India’s Air Works Extends Its MRO Reach
Air Works, India’s only third-party maintenance, repair and overhaul (MRO) provider in commercial aviation, is making large investments to enter the general aviation market for heavy maintenance and, at the same time, is putting down roots in Europe, with the imminent opening of a new aircraft paint facility at Bratislava Airport in Slovakia. The 60-year-old company already claims to hold a 30- to 40-percent share of the general aviation MRO sector in India.
Meanwhile, Air Works (Booth No. G93) also is looking to play a larger role in supporting India’s growing regional airline network as more and more smaller cities get scheduled service. For instance, budget carrier SpiceJet’s initial order for 15 Bombardier Dash 8 Q-400s (seven of which have been delivered) and Embraer’s aggressive plans to market its E-Jets in the country have prompted the company to plan ahead. Currently, it is working with both Bombardier and Embraer to develop a $2 million maintenance facility with up to C-check level capability at a private airfield in Hosur, near Bengaluru (formerly Bangalore).
“The facility will take a year to complete, along with training, tooling, building confidence of the team and customers,” Air Works CEO Vivek Gour told AIN. “India is a long-term destination and our plans for expansion are not related to the fortunes of a few airlines.” Air Works will move in anticipation of growth expected in the country and will eventually tap business from Central Asia, the Middle East, Thailand and Sri Lanka, he said.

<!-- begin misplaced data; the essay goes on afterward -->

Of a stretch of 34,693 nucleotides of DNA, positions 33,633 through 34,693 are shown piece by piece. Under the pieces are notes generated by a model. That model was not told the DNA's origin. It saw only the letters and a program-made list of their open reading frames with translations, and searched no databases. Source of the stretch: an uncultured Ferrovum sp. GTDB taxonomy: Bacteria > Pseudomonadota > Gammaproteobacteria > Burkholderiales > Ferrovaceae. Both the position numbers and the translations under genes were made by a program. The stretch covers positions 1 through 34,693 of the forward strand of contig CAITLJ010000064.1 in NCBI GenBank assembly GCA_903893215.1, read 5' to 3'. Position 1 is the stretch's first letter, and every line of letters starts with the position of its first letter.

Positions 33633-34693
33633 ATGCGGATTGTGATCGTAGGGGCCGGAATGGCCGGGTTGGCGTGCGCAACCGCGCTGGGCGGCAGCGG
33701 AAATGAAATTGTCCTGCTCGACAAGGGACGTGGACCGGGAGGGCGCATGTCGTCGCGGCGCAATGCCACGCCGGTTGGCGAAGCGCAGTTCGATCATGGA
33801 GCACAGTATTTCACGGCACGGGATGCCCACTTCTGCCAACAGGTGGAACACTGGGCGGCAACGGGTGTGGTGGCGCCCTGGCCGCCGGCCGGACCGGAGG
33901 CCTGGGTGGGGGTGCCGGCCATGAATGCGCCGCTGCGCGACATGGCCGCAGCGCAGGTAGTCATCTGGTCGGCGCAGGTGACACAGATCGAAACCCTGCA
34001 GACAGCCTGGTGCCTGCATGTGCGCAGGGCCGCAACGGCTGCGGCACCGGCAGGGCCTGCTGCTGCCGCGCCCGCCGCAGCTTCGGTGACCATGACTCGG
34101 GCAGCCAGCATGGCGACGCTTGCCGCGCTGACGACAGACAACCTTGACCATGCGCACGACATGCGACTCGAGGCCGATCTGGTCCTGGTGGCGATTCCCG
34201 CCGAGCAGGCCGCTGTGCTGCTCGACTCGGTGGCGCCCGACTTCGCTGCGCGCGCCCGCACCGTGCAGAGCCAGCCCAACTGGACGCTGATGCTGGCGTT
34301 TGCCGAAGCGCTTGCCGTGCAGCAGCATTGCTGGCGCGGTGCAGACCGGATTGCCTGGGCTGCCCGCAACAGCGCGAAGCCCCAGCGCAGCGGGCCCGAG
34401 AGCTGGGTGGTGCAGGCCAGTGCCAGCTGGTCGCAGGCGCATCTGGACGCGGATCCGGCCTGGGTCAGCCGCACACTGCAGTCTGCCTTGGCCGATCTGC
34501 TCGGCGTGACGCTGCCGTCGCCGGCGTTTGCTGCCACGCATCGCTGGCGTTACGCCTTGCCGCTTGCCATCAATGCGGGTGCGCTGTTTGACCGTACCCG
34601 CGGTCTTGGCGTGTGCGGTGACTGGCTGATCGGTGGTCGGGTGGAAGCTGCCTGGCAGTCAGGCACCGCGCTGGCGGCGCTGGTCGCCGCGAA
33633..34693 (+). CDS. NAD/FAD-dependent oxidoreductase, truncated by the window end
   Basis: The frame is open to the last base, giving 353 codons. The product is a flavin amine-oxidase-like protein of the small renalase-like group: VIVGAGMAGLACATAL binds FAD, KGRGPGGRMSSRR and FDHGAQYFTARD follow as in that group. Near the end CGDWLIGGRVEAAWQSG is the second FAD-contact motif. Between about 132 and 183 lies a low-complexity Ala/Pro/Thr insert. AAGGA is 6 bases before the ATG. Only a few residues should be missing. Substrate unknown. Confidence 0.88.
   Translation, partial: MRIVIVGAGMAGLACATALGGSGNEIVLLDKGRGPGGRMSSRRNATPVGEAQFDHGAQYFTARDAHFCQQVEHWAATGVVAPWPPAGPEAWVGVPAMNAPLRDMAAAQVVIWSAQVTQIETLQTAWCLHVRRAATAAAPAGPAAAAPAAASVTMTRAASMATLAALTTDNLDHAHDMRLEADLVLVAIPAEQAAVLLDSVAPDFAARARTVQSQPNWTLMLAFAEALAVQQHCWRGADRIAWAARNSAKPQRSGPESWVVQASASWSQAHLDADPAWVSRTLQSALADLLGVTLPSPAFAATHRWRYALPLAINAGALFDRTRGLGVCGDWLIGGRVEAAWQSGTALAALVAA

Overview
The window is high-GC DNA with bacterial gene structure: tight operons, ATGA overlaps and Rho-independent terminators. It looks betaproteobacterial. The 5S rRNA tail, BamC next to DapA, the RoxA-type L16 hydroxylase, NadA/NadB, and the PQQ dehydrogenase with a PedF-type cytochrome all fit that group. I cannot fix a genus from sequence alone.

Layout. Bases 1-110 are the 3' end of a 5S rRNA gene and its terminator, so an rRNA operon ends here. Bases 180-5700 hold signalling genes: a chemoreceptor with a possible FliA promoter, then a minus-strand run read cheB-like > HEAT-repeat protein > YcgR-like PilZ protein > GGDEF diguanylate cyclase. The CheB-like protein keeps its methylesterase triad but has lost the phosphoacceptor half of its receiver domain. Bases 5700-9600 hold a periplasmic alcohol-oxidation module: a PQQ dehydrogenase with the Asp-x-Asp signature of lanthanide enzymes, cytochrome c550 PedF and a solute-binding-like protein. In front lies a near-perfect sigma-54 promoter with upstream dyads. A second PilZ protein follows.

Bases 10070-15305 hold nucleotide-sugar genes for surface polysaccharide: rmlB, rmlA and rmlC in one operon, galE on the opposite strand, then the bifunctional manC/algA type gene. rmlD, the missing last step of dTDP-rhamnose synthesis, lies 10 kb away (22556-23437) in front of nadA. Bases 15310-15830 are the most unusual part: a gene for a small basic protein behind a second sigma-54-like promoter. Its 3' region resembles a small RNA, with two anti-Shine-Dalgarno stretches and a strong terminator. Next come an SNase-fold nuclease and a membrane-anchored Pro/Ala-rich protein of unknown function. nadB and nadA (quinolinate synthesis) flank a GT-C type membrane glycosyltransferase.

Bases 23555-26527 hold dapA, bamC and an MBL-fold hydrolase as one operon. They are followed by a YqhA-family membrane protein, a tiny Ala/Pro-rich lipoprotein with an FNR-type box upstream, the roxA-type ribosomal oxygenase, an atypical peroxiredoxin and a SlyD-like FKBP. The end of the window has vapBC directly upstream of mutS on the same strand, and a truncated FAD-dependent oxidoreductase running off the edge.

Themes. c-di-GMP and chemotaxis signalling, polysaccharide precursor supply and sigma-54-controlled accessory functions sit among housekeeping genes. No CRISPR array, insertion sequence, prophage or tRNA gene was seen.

The company recently signed a memorandum of understanding for a 25-year lease with Slovakia’s Bratislava Airport for a new paint hangar already under construction to be ready by July. It will undertake paint work there for single-aisle Boeing and Airbus aircraft, Fokker 70 and 100s, as well as old Soviet Tupolev Tu-154s and Antonov An-24s. Air Works, which already holds an 85-percent stake in paint specialist Air Livery UK, expects to win around 50 new contracts for painting aircraft each year at the new facility–earning revenues of up to $4 million per year.
Of India’s assorted fleet of 425 general aviation aircraft, about 125 are executive jets, and half of them are preowned. Since the Directorate General of Civil Aviation requires separate Indian certification for every model, Air Works initially has identified 12 commonly used types for which it offers heavy maintenance checks. They include Hawker Beechcraft’s jets, Dassault’s Falcon 2000 family, Bell 407 and 206 helicopters, and Bombardier’s Challengers. It is now in the process of acquiring approval from the European Aviation Safety Agency for its Mumbai and Delhi facilities. “While, technically, we do not need EASA, it is accepted as a stamp of quality,” said Gour.
Heavy maintenance checks have already been carried out on the Bell 206 and 407 and three business jets, including a Hawker 800 and a Bombardier Challenger 600. By the end of this year, the company plans to have completed between 12 and 15 heavy maintenance checks at its Mumbai and Delhi hangars, said Gour. It expects to have more than 20 clients by 2013. “Then, we’ll be in business,” he said.
Air Works is currently constructing a 32,500-sq-ft-hangar in Hosur to accommodate the Challenger, as its present hangars in Mumbai and Delhi are not tall enough for the larger models in that family.